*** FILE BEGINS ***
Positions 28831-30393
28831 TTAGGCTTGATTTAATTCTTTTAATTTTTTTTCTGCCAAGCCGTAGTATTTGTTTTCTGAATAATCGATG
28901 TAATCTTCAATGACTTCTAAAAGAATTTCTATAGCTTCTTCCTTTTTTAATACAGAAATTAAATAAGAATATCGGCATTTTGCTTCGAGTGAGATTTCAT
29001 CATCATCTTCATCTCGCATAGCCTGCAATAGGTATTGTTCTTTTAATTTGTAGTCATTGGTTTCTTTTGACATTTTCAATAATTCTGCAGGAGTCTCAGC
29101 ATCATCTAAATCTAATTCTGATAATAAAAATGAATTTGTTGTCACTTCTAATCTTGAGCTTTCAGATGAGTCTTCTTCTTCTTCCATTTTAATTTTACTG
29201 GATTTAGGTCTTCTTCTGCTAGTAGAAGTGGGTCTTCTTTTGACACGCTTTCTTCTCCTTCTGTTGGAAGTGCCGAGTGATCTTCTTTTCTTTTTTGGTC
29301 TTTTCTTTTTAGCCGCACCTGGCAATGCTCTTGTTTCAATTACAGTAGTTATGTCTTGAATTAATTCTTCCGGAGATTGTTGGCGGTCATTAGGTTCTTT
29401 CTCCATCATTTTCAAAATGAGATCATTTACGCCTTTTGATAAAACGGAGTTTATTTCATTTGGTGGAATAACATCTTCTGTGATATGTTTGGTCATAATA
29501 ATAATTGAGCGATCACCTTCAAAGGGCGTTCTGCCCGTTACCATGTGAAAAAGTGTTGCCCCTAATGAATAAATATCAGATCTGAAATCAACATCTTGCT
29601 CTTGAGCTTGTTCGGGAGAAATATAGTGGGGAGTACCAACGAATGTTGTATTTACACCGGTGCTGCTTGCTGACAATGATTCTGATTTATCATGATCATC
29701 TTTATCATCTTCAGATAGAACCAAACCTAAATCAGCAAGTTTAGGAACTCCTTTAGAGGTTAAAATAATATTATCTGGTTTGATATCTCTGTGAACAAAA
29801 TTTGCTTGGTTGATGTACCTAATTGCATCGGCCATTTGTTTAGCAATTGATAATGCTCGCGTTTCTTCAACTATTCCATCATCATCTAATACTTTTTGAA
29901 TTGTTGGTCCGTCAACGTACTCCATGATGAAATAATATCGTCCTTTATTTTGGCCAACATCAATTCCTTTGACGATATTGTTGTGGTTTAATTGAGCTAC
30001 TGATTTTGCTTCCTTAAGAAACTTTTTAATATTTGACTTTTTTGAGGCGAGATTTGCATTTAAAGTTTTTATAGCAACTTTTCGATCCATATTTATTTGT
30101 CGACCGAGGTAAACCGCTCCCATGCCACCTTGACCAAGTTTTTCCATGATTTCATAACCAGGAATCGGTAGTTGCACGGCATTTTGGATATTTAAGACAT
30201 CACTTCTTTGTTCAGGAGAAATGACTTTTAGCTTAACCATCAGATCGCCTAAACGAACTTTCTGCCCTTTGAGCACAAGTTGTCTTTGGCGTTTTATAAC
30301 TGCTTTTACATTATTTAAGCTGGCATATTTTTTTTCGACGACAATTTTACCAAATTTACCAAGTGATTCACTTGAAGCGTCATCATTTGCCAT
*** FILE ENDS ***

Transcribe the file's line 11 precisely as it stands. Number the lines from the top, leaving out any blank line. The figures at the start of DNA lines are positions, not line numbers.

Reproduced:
29701 TTTATCATCTTCAGATAGAACCAAACCTAAATCAGCAAGTTTAGGAACTCCTTTAGAGGTTAAAATAATATTATCTGGTTTGATATCTCTGTGAACAAAA